Court Affirms Racial Mix of Houston Schools
A federal appeals court has ruled that although the Houston Independent School District has "not achieved integrated student attendance," it has done everything possible to eradicate the remnants of state-imposed segregation.
"During the past 12 years of court-supervised desegregation, the [school district] and the successive trial judges who have presided over this litigation have made sustained good-faith efforts to create a unitary school system," said the U.S. Court of Appeals for the Fifth Circuit in its Feb. 17 opinion in Ross v. Houston Independent School District.
"Even if some method were devised to spread white students equally among all schools in the system, 74 percent of the students in each school would be black and Hispanic," the court said. "There are not enough white students left in the district to effect greater integration of student bodies without untoward costs on the students themselves."
The lawsuit came to the court after a federal district judge turned down, in June 1980, a request by the Justice Department to require a mandatory metropolitan desegregation plan for Houston and 22 adjacent suburban school districts.
That action marked the first time that the department, then under the control of the Carter Administration, had requested the imposition of a cross-district busing plan for a major city.
The district court denied the motion, holding that the city school system's voluntary busing and magnet-school program had to be implemented and evaluated before the suburban systems could be added as defendants in the lawsuit.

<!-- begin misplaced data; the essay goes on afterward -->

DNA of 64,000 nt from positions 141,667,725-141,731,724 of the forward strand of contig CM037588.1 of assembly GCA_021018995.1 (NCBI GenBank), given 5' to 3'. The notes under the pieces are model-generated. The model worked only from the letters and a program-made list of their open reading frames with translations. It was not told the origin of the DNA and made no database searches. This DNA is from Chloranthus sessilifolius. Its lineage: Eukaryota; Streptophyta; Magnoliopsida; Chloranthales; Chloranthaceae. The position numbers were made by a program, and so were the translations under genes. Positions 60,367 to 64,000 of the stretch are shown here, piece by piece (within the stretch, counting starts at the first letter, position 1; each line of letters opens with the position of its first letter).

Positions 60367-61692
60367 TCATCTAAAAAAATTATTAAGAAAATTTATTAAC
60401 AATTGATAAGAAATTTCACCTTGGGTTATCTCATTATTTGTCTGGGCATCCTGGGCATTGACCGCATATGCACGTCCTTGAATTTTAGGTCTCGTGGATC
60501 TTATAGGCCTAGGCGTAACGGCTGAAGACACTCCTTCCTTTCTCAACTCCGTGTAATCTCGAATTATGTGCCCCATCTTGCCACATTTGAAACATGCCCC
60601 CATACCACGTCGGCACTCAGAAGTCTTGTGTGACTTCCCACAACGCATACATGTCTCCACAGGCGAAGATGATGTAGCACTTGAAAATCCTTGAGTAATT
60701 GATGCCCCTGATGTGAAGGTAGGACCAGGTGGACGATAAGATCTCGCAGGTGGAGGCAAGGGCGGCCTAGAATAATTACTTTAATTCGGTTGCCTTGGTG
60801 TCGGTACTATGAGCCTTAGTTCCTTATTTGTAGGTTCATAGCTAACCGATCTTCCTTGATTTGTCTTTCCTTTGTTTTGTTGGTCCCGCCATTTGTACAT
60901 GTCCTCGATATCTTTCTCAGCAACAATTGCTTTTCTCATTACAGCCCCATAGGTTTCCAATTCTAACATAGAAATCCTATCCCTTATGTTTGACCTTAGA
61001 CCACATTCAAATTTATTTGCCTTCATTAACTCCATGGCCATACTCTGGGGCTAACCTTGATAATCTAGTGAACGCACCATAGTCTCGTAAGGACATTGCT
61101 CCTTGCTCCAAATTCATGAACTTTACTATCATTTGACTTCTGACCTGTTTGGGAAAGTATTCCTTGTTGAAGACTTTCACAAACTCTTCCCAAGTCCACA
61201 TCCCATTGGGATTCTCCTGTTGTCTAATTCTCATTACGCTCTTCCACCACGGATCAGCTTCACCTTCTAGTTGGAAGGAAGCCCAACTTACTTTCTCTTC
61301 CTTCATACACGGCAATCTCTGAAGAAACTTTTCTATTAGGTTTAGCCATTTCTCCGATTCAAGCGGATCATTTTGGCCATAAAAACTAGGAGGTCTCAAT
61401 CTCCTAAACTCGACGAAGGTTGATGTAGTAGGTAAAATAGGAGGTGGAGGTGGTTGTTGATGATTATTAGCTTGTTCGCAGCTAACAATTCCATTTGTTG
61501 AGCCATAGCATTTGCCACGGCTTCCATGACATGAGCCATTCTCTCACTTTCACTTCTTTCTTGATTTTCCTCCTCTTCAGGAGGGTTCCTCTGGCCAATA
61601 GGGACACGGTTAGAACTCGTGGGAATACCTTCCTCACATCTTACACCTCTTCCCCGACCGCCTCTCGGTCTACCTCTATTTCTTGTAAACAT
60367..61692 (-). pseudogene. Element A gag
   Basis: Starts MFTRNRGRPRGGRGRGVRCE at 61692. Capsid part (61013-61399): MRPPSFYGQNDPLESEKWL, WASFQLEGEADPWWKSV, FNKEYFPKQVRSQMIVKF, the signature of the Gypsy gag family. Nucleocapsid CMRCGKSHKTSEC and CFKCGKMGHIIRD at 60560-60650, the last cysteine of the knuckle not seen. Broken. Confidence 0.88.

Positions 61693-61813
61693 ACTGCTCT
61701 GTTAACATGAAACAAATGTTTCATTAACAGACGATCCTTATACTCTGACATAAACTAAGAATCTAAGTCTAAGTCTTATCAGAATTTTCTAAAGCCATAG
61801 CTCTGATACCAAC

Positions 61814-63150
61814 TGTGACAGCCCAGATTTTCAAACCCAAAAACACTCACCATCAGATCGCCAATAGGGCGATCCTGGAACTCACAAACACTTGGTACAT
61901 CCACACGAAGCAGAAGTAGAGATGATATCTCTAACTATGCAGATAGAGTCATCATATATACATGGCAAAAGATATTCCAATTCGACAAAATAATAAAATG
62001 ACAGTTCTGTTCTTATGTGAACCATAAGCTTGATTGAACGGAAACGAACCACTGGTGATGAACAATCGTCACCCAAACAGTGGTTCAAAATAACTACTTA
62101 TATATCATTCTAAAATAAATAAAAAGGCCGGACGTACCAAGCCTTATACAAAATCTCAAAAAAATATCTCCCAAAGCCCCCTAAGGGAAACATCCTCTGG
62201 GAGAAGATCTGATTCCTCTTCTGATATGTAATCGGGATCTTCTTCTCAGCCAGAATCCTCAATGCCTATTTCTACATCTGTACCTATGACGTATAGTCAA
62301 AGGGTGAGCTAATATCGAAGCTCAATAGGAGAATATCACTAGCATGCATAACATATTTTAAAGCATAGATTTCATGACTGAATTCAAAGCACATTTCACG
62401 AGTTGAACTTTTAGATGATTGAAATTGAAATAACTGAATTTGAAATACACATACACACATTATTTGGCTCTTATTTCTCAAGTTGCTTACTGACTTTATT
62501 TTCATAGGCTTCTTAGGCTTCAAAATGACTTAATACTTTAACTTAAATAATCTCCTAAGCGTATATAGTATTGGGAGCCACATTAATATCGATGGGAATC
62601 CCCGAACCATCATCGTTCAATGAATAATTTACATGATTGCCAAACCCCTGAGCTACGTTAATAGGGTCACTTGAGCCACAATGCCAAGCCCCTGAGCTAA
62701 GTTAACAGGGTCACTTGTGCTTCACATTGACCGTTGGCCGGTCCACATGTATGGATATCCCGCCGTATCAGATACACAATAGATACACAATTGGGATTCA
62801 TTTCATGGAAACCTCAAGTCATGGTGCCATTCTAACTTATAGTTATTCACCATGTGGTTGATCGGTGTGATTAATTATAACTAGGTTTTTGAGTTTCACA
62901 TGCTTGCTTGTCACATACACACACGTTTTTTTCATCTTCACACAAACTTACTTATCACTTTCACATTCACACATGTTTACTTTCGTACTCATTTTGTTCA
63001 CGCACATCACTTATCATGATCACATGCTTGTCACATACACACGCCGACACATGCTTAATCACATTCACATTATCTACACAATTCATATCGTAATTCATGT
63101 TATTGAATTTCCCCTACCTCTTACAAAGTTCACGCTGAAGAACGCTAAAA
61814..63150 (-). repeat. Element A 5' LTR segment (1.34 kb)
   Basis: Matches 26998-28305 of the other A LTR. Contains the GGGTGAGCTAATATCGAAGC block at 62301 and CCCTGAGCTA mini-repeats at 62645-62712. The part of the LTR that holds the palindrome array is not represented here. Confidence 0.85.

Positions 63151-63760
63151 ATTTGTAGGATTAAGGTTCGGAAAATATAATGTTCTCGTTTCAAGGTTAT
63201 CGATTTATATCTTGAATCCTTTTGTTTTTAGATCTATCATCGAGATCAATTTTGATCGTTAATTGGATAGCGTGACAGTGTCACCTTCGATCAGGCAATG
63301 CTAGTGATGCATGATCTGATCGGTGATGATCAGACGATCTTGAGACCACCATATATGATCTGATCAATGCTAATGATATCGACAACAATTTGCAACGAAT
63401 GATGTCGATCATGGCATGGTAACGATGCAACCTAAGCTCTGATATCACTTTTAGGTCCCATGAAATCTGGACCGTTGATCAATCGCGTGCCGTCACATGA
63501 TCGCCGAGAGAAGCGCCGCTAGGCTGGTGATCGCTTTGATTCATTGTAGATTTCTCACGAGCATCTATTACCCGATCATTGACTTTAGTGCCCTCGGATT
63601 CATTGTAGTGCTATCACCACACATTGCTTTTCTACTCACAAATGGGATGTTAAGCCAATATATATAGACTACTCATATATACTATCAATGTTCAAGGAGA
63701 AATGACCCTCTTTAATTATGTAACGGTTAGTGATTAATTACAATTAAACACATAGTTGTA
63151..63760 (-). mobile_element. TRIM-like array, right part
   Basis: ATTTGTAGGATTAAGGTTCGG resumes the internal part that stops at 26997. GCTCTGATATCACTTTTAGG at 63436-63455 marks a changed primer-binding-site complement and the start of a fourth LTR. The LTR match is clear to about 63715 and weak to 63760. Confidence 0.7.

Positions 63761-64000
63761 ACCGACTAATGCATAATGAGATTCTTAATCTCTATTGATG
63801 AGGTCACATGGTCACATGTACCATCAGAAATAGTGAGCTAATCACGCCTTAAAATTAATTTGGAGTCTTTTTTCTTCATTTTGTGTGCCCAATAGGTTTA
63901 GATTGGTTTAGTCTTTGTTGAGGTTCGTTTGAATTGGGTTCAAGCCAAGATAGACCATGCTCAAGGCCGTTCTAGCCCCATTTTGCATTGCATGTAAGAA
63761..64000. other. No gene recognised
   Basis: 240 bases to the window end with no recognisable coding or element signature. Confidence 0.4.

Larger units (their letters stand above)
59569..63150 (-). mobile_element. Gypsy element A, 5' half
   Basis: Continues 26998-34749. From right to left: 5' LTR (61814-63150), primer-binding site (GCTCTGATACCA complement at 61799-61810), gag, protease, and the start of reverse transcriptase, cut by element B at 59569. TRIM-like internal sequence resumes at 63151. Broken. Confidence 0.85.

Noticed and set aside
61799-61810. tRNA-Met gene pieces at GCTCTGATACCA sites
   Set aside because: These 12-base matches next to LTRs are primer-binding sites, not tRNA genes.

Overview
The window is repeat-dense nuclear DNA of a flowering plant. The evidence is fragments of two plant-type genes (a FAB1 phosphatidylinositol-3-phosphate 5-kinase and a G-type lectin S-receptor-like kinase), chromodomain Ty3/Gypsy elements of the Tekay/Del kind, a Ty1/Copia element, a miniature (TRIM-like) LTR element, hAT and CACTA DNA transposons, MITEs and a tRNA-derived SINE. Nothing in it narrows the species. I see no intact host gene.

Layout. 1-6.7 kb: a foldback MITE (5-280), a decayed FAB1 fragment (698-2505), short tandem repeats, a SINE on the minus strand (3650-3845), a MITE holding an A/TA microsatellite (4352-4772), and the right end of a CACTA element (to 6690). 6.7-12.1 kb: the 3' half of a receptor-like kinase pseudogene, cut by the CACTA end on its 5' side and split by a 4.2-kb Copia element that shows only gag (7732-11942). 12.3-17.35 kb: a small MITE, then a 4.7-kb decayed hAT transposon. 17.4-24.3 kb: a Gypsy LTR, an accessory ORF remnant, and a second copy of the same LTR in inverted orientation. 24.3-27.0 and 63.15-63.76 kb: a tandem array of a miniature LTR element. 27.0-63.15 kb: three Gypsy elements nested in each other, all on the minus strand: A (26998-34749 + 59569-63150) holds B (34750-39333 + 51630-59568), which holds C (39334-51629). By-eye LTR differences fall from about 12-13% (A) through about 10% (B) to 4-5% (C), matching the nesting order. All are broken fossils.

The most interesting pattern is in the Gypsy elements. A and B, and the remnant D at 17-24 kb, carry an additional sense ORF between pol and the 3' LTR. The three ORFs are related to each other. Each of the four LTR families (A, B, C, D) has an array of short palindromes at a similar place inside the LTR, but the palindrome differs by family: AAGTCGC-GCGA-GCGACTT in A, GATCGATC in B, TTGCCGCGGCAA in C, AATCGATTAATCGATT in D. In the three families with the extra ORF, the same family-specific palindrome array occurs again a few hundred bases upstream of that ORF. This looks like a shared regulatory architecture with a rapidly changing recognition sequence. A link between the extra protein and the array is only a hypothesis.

The following June, the district court ruled that the city school system had made acceptable progress under the voluntary plan, and again turned down the department's request for an inter-district remedy. In August 1981, the department, acting under the orders of the Reagan Administration, dropped out of the lawsuit. The appeal to the Fifth Circuit was filed on behalf of the plaintiffs by the naacp Legal Defense and Educational Fund Inc.
The appeals court said that the lower courts were correct in determining that the city school system's "remaining one-race schools are the product of its majority of black and Hispanic students rather than the vestige of past discrimination."
"During the 12 years since 1970 when the first desegregation plan took effect, residential segregation within the district has increased dramatically," the court said.
"In addition, there have been major changes in the population of the district," it continued. "While the number of black families has increased only moderately, white families have moved from the district and Hispanic families have moved into it."
According to recent data, the Houston school system, the fifth largest in the nation, enrolls approximately 194,000 students, of whom 22 percent are white, 44 percent are black, and 31 percent are Hispanic. In the 1976-77 school year, those percentages were 34 percent, 43 percent, and 24 percent, respectively.--tm
Vol. 02, Issue 24